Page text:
Holy Ghost Girl Excerpt
The tent waited for us, her canvas wings hovering over a field of stubble that sprouted rusty cans, A&P flyers, bits of glass bottles, and the rolling tatter of trash that migrated through town to settle in an empty lot just beyond the city limits. At dusk, the refuse receded, leaving only the tent, lighted from within, a long golden glow stretched out against a darkening sky. She gathered and sheltered us from a world that told us we were too poor, too white trash, too black, too uneducated, too much of everything that didn't matter and not enough of anything that did. Society, or at least the respectable chunk of it, saw the tent and those of us who traveled with it as a freak show, a rolling asylum that hit town and stirred the local Holy Rollers, along with a few Baptists, Methodists, and even a Presbyterian or two, into a frenzy. Brother Terrell reveled in that characterization.
"I know they's people call me David Nut Terrell. I'm not ashamed of it." He bounced up and down the forty- foot- long platform with the pop and spring of a pogo stick. "I'm crazy for Jesus, crazy for the Lord." The crowd was on its feet, pogoing with him.
The tent went up in all kinds of weather, but in my memory it's always the hottest day of summer when the canvas rises. A cloud of dust hangs over the grounds, stirred by the coming and going of the twenty to thirty people it took to raise the canvas. Local churches sent out volunteers, but most of the work was done by families who followed Brother Terrell from town to town, happy to do the Lord's work for little more than a blessing and whatever Brother Terrell could afford to pass along to them. When he had extra money, they shared in it. He had a reputation as a generous man who "pinched the buffalo off every nickel" that passed through his hands. He employed only two to four "professional" tent men, a fraction of the number employed by organizations of a similar size. The number of employees remained the same over the years even as the size of the tents grew larger. "World's largest tent. World smallest tent crew," was the joke.
The air smelled of grease and sweat. Men dressed in long pants and long- sleeved shirts (the Lord's dress code) ran back and forth, calling to one another over the gear grind of the eighteen- wheeler as it pulled one of seven thirty- foot center poles into the air. I held my breath as the men wrestled the poles into place, praying that a pole didn't fall and knock a couple of men straight to glory, but making sure I didn't miss it if it did. With a couple of center poles secured, the men broke for lunch, mopping their faces with red or blue bandanas or an already soaked shirtsleeve. Pam and I brought out the trays of bologna sandwiches our mothers had made and walked among them passing out the food. I tried not to wrinkle my nose at the greasy imprints their fingers made in the white bread or the sour hugs that accompanied their thank-yous.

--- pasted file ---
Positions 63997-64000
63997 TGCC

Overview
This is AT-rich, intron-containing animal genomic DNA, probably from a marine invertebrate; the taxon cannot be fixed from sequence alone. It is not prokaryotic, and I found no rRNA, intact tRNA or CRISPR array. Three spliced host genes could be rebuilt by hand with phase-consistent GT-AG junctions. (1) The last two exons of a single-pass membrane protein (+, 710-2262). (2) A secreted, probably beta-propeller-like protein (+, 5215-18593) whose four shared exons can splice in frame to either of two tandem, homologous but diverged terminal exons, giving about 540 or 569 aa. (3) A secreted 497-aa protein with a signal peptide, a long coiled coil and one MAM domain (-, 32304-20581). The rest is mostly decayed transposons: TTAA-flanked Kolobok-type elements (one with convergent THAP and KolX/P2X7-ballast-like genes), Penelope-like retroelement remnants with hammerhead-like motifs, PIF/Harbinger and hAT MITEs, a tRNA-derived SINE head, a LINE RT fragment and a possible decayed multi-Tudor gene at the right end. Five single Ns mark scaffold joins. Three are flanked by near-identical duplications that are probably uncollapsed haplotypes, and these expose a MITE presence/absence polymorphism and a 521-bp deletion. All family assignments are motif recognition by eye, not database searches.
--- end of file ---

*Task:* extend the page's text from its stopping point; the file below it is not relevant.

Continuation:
It took three to four days to put the tent up, and the site looked different each time we visited. Some days I picked my way through red and blue poles that lay on the ground in seemingly careless arrangements, imagining them as tall slender ladies who had fainted in the heat or young girls waiting to be asked to dance. Proof that a romantic temperament can take root anywhere, because the only dancers I had seen were believers who jigged in the spirit. The men rolled out sections of canvas over the horizontal poles, attaching the cutout pieces to the base of the now- raised center poles. They laced the sections together and swarmed the flattened tent like a team of tiny tailors stitching a ball gown for a female colossus. With the sewing finished, a man was stationed at the winch attached to each of the seven center poles. Someone shouted, "Go!" and the men cranked in unison. The canvas rose around them, and when it reached waist height, crew members hunched over like gnomes, scrambled underneath, and pushed up the secondary poles. A few more cranks and the peaks billowed thirty feet in the air.
With the tent secured, the crew hung spotlights and secondary lighting from the poles, hammered together the sections of the platform, unloaded the Hammond organ, and positioned the amplifiers and speakers. The expanse of the tent posed a challenge for the sound system, so it was important that the speakers be positioned in just the right places. The tent families unloaded stacks of wooden folding chairs and arranged them in orderly sections that fanned outward from the platform. Twenty- five hundred chairs for the first night, with a thousand more stacked in the truck to be squeezed in as needed throughout the revival. Long one-by-one boards were placed between the chairs' legs to connect them and keep the rows uniform.
By seven o'clock on opening night, a dusty brown canvas and a collection of scuffed-up poles had been transformed into an ad hoc cathedral. People came from near and far. Black and white, old and young, poor and poorer. Women with creased brows and apologetic eyes as faded as their cotton dresses, clutching two and three children who looked almost as worn out as their mothers. Men, taut as fiddle strings, hunch- shouldered in overalls or someone else's discarded Sunday best, someone taller and better fed. They came to find a sense of purpose and a connection to God and one another. They came because the promises of the beatitudes were fulfilled for a few hours under the tent, and the poor were truly blessed. They came for miracles, answers, and salvation. They came to see the show.